NIST revises guidance for remote access and teleworking security
Secure teleworking requires both policy and technology at each end of the connection.
- By William Jackson
- Feb 25, 2009
Teleworking can be help productivity and contribute to a greener environment, but it also presents security challenges that must be considered, according to the National Institute of Standards and Technology (NIST).
“The nature of telework and remote access technologies — permitting access to protected resources from external networks and often external hosts as well — generally places them at higher risk than similar technologies only accessed from inside the organization, as well as increasing the risk to the internal resources made available to teleworkers through remote access,” NIST said in its guidance for telework security.
NIST is revising its "Guide to Enterprise Telework and Remote Access Security," which was first published in 2002. A draft of Special Publication 800-46 Revision 1 has been released for public comment. It is intended to help organizations understand and mitigate the risks of teleworking, emphasizing the importance of securing sensitive information stored on telework devices and transmitted across external networks. The draft also provides recommendations for selecting, implementing, and maintaining the necessary security controls.
“Major security concerns include the lack of physical security controls, the use of unsecured networks, the connection of infected devices to internal networks, and the availability of internal resources to external hosts,” the guidelines say. “This publication provides information on security considerations for several types of remote access solutions, and it makes recommendations for securing a variety of telework and remote access technologies. It also gives advice on creating telework security policies.”
Recommendations for securing telework and remote access technologies include:
- Plan telework security policies and controls based on the assumption that external environments contain hostile threats. “An organization should assume that external facilities, networks, and devices contain hostile threats that will attempt to gain access to the organization’s data and resources. Organizations should assume that telework client devices, which are used in a variety of external locations and are particularly prone to loss or theft, will be acquired by malicious parties who will attempt to recover sensitive data from them.” Solutions include encryption and not storing data on remote clients.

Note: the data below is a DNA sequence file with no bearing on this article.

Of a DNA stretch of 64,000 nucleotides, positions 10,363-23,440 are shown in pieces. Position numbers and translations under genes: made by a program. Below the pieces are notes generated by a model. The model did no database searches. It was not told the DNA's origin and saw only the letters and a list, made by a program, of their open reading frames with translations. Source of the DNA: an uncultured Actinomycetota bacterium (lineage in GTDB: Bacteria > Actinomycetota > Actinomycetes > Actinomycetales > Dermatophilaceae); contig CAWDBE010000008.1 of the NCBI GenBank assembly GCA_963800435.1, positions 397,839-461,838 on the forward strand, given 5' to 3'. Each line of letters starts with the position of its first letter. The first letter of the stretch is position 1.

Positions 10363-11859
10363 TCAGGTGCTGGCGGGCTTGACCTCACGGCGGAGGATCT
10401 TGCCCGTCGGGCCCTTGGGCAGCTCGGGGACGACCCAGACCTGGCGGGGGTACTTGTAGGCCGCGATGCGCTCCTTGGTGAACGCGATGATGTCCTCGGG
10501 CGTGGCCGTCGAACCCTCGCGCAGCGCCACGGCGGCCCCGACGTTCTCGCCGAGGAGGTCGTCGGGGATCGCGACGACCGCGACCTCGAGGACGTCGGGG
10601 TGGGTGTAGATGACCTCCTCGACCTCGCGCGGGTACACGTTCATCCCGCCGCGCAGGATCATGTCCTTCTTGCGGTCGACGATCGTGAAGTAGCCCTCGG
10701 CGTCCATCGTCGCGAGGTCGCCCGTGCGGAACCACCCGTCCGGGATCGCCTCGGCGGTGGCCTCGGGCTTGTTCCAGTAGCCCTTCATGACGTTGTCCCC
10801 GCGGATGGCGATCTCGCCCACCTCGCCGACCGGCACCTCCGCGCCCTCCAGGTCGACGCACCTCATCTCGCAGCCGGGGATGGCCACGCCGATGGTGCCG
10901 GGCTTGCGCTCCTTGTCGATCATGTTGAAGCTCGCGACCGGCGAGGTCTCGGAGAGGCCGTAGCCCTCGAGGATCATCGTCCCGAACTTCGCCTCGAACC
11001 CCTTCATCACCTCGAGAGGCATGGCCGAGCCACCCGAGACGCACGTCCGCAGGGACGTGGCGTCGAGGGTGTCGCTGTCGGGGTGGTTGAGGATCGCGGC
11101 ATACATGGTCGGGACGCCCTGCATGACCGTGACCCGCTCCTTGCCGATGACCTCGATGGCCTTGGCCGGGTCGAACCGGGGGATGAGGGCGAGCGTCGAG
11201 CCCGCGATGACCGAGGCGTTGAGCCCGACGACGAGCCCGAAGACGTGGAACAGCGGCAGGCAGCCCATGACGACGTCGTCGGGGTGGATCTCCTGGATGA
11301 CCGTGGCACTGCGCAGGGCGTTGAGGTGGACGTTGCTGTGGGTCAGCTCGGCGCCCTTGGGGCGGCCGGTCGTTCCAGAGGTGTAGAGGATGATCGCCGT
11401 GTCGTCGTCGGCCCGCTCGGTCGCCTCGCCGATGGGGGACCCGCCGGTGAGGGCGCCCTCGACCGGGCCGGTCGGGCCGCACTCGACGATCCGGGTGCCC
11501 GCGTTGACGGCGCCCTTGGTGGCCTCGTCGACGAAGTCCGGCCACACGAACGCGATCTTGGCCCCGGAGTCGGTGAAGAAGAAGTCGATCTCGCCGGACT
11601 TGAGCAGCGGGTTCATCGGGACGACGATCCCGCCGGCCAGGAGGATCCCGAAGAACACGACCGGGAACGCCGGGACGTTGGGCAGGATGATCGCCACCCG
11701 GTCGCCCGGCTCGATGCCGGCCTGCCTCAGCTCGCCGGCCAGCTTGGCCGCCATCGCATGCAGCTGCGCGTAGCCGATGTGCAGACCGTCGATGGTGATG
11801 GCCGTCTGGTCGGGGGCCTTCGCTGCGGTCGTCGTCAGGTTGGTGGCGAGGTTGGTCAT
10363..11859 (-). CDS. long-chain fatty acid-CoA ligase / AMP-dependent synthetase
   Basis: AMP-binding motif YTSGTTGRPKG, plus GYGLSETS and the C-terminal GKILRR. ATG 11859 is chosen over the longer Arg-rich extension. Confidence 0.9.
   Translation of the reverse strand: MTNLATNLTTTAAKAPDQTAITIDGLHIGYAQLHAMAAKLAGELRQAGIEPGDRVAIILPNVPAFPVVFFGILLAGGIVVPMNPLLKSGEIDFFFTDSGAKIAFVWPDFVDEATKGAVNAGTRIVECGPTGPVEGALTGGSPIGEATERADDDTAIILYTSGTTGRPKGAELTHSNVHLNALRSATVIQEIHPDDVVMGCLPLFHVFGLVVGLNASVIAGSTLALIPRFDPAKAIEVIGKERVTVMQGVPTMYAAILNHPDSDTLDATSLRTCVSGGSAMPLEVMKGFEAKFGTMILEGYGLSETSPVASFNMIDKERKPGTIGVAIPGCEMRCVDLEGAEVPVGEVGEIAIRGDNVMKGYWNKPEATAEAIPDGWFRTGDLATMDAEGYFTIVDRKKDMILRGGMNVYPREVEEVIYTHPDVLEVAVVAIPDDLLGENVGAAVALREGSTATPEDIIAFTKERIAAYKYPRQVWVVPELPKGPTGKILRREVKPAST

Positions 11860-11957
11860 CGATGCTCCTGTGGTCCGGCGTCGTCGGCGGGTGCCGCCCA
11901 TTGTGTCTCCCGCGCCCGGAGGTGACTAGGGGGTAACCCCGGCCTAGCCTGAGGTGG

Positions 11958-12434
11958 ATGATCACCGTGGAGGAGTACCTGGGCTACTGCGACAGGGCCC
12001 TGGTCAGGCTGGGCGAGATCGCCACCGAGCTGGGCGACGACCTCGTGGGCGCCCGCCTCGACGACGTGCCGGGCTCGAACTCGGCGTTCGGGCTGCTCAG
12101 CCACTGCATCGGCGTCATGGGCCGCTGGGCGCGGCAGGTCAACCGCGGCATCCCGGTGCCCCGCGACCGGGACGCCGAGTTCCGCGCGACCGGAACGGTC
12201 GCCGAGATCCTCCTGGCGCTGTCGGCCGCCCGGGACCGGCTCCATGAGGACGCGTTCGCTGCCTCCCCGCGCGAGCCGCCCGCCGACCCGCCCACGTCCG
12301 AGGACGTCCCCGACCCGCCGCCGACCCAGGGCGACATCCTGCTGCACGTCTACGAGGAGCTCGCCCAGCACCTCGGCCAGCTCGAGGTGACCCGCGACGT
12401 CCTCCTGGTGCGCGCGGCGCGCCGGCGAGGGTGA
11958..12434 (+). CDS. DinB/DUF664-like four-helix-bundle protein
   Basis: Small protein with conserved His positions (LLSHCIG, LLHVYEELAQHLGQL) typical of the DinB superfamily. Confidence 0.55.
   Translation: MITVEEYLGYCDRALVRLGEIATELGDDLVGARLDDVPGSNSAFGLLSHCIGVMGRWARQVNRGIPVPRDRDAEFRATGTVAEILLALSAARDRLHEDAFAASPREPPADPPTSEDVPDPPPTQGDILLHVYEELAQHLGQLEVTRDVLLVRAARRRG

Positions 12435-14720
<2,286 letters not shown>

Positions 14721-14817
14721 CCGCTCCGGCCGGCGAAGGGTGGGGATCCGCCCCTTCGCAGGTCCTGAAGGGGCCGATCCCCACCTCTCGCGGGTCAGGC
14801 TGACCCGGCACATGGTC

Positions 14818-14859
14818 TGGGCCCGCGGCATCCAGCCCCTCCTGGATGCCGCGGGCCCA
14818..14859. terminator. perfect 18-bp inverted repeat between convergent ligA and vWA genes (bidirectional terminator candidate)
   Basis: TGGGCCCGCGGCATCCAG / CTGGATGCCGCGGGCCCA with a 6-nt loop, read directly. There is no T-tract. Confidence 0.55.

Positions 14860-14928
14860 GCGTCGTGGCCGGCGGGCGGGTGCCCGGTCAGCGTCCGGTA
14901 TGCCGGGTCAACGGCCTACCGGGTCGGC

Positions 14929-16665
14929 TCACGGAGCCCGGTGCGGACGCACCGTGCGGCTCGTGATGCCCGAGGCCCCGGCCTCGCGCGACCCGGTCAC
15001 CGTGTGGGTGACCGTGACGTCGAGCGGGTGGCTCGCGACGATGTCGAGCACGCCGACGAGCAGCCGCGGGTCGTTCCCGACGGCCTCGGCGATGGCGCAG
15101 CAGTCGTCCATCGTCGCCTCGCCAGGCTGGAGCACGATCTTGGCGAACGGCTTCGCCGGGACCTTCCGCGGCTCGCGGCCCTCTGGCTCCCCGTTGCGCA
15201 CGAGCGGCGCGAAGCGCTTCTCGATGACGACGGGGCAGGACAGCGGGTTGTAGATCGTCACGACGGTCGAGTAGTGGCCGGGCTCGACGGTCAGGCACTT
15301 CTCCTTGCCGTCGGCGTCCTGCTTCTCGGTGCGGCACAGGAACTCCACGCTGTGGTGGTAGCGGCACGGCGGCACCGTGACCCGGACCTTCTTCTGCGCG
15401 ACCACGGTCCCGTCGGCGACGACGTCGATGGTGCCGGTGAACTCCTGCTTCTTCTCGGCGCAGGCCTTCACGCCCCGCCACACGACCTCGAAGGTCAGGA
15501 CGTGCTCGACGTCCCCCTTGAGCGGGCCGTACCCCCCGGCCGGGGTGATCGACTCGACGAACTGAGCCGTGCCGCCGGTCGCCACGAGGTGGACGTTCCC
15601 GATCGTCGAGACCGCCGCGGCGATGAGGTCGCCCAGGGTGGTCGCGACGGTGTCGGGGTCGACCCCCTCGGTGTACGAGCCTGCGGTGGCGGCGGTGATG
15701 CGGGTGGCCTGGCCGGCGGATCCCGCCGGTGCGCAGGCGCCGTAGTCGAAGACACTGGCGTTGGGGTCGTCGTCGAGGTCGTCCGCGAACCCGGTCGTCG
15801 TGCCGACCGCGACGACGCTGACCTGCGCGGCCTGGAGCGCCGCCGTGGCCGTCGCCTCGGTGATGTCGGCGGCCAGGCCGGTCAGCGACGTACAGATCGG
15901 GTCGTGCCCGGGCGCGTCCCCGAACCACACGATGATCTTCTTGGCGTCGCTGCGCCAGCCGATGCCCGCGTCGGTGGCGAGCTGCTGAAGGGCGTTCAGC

- Develop a telework security policy that defines telework and remote access requirements. “A telework security policy should define which forms of remote access the organization permits, which types of telework devices are permitted to use each form of remote access, and the type of access each type of teleworker is granted. It should also cover how the organization's remote access servers are administered and how policies in those servers are updated.”
- Ensure that remote access servers are secured effectively and are configured to enforce telework security policies. “Remote access servers provide way for external hosts to gain access to internal resources, so their security is particularly important. In addition to permitting unauthorized access to resources, a compromised server could be used to eavesdrop on remote access communications and manipulate them, as well as to provide a “jumping off” point for attacking other hosts within the organization.” Keeping servers patched is critical, and a single point of entry to the network should be considered.
- Secure telework client devices against common threats and regularly maintain their security. “There are many threats to telework client devices, including malware and device loss or theft. Generally, telework client devices should have the same local security controls as those used in the organization’s secure configuration baseline for its non-telework client devices deployed in the enterprise.”
Comments on draft SP 800-46 Revision 1 should be sent by March 27 to email@example.com with "Comments SP 800-46" in the subject line.
William Jackson is a Maryland-based freelance writer.